Even such a shell the universe itself
Is to the ear of Faith; and there are times,
I doubt not, when to you it doth impart
Authentic tidings of invisible things;
Of ebb and flow and ever-during power;
And central peace subsisting at the heart
Of endless agitation. Here you stand,
Adore and worship, when you know it not;
Pious beyond the intention of your thought;
Devout above the meaning of your will.
Some one has told us that Heaven is not a place but a condition of mind, and it is possible that he is right.
But if Heaven is a place, surely it is not unlike Grasmere. Such loveliness of landscape–such sylvan stretches of crystal water–peace and quiet and rest!
Great, green hills lift their heads to the skies, and all the old stone walls and hedgerows are covered with trailing vines and blooming flowers. The air is rich with song of birds, sweet with perfume, and the blossoms gaily shower their petals on the passer-by. Overhead, white, billowy clouds float lazily over their background of ethereal blue. Cool June breezes fan the cheek. Distant knolls are dotted with flocks of sheep whose bells tinkle dreamily; and drowsy hum of beetle makes the bass, while lark song forms the air of the sweet symphony that Nature plays. Such was Grasmere as I first saw it.
To love the plain, homely, common, simple things of earth, of these to sing; to make the familiar beautiful and the commonplace enchanting; to cause each bush to burn with the actual presence of the living God: this is the poet’s office. And if the poet lives near Grasmere, his task does not seem difficult.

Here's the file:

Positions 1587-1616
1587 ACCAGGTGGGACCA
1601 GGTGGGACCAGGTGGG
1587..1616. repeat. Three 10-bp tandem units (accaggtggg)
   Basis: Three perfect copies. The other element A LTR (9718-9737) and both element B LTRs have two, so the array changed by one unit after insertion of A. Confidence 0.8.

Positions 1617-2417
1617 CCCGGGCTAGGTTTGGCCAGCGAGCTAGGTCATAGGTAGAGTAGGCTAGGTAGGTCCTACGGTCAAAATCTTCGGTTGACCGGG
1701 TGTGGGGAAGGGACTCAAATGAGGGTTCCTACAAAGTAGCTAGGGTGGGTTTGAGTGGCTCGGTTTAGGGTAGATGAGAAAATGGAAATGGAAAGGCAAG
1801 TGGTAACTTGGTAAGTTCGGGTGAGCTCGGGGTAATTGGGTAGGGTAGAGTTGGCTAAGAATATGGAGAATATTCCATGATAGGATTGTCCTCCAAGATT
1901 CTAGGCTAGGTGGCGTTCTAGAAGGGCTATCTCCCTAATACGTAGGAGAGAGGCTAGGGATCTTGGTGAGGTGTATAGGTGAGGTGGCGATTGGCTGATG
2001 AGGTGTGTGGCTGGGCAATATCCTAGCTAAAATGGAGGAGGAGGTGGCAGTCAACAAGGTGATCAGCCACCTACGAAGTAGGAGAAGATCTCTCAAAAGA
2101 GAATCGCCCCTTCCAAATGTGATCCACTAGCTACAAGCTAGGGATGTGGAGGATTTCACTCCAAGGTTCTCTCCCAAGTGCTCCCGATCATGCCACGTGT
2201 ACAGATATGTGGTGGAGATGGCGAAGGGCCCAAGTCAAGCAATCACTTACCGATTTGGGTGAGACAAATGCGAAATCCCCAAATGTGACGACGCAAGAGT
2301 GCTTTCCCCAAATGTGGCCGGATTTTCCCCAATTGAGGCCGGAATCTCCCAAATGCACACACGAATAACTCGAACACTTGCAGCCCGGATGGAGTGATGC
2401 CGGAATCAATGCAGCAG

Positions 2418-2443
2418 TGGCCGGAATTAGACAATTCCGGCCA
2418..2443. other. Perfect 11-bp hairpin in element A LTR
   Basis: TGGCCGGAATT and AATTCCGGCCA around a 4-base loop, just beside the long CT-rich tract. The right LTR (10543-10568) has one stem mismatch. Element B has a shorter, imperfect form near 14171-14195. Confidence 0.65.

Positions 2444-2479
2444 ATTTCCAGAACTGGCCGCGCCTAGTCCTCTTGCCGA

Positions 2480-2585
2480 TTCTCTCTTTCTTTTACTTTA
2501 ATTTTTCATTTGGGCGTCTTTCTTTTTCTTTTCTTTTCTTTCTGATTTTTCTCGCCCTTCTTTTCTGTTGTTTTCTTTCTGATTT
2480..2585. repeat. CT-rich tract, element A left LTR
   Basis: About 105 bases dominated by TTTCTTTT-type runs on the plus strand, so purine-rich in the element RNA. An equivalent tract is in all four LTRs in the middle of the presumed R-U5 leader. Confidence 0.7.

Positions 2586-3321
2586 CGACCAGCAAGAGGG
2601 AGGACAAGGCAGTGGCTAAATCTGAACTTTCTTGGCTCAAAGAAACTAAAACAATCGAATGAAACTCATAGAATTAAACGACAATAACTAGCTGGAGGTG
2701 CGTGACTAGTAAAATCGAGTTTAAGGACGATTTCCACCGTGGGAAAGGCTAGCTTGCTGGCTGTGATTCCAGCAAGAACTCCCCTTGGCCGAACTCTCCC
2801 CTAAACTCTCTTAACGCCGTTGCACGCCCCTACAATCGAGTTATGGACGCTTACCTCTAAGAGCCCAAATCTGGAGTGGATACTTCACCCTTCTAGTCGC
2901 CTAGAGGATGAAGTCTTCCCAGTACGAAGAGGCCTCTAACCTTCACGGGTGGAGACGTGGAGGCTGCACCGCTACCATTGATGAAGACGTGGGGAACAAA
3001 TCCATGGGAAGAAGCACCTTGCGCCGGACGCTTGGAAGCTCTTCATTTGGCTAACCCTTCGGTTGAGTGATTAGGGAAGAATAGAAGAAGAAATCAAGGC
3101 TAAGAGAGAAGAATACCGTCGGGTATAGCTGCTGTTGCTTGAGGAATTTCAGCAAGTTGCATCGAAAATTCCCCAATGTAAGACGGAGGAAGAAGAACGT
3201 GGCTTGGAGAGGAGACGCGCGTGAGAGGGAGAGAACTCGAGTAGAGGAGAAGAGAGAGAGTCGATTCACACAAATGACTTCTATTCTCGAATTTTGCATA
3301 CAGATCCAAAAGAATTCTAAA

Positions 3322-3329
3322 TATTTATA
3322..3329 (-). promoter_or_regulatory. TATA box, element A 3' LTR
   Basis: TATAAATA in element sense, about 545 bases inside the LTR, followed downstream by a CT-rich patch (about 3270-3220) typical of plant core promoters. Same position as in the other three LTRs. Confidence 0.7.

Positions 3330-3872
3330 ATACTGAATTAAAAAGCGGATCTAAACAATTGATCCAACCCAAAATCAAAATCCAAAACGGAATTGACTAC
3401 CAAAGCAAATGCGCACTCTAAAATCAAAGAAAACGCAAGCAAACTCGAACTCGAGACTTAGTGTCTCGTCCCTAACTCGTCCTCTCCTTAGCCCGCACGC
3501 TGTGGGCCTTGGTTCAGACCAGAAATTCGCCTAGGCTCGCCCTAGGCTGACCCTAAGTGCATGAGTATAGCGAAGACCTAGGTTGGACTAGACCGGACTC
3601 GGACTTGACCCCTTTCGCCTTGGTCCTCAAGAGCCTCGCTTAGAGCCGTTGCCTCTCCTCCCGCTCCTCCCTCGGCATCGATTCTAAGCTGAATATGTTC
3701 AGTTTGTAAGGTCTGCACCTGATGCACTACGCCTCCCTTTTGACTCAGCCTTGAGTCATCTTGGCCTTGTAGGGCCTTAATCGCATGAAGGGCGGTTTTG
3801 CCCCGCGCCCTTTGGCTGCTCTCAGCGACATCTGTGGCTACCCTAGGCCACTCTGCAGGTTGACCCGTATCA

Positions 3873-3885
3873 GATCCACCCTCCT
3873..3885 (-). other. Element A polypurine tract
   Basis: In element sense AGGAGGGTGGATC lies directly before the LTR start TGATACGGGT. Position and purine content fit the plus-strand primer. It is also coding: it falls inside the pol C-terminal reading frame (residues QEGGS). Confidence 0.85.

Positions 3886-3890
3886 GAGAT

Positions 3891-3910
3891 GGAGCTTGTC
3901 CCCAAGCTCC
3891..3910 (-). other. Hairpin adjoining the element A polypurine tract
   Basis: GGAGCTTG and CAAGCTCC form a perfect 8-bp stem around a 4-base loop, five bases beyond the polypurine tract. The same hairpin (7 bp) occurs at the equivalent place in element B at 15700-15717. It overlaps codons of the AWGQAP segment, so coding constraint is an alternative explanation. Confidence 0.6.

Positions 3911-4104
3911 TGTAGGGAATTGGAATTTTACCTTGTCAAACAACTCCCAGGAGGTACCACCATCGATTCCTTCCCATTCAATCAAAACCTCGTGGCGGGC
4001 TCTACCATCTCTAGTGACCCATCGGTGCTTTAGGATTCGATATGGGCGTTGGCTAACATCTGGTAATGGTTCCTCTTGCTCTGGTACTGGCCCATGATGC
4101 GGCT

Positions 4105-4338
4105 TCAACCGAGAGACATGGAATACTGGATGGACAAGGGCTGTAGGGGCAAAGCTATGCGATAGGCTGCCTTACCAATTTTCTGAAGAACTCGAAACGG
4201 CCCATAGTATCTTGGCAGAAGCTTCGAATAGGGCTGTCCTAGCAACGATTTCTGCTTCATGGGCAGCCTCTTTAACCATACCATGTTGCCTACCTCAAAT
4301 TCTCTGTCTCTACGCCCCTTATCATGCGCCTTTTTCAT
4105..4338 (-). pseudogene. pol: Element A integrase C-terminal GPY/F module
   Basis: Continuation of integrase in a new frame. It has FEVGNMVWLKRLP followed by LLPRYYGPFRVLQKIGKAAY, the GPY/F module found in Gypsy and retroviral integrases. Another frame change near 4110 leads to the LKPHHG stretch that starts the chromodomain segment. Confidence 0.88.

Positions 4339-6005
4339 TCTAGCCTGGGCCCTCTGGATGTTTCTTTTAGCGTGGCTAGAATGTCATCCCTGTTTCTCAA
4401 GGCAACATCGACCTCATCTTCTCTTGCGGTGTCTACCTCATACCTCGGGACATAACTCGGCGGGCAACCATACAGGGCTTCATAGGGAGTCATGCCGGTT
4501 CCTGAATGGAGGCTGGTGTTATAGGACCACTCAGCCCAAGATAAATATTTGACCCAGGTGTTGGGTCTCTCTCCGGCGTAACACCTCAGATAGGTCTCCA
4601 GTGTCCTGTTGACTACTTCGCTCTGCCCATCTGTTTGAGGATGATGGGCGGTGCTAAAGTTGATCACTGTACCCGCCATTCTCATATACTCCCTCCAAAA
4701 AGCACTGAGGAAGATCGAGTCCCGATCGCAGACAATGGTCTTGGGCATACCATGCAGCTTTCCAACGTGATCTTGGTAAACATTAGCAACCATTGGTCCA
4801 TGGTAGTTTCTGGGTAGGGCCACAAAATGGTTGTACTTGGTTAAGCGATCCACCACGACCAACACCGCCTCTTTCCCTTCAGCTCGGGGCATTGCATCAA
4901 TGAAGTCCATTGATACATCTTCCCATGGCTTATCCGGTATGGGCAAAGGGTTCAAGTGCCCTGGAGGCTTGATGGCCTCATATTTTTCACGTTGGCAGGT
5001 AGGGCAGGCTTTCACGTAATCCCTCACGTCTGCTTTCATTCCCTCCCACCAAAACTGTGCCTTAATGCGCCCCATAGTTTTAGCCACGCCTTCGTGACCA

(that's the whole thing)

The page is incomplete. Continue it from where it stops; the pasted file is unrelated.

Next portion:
From Seventeen Hundred Ninety-nine to Eighteen Hundred Eight, Wordsworth lived at Dove Cottage. Thanks to a few earnest souls, the place is now secured to the people of England and the lovers of poetry wherever they may be. A good old woman has charge of the cottage, and for a slight fee shows you the house and garden and little orchard and objects of interest, all the while talking: and you are glad, for, although unlettered, she is reverent and honest. She was born here, and all she knows is Wordsworth and the people and the things he loved. Is not this enough?
Here Wordsworth lived before anything he wrote was published in book form: here his best work was done, and here Dorothy–splendid, sympathetic Dorothy—was inspiration, critic, friend. But who inspired Dorothy? Coleridge perhaps more than all others, and we know somewhat of their relationship as told in Dorothy’s diary. There is a little Wordsworth Library in Dove Cottage, and I sat at the window of “De Quincey’s room” and read for an hour. Says Dorothy:
“Sat until four o’clock reading dear Coleridge’s letters.”
“We paced the garden until moonrise at one o’clock–we three, brother, Coleridge and I.” “I read Spenser to him aloud and then we had a midnight tea.”
Here in this little, terraced garden, behind the stone cottage with its low ceilings and wide window-seats and little, diamond panes, she in her misery wrote:
“Oh, the pity of it all! Yet there is recompense; every sight reminds me of Coleridge, dear, dear fellow; of our walks and talks by day and night; of all the bright and witty, and sad sweet things of which we spoke and read. I was melancholy and could not talk, and at last I eased my heart by weeping.”
Alas, too often there is competition between brother and sister, then follow misunderstandings; but here the brotherly and sisterly love stands out clear and strong after these hundred years have passed, and we contemplate it with delight. Was ever woman more honestly and better praised than Dorothy?
“The blessings of my later years
Were with me when I was a boy.
She gave me eyes, she gave me ears,
And humble cares and gentle fears,
A heart! the fountain of sweet tears,
And love and thought and joy.
And she hath smiles to earth unknown,
Smiles that with motion of their own
Do spread and sink and rise;
That come and go with endless play,
And ever as they pass away
Are hidden in her eyes.”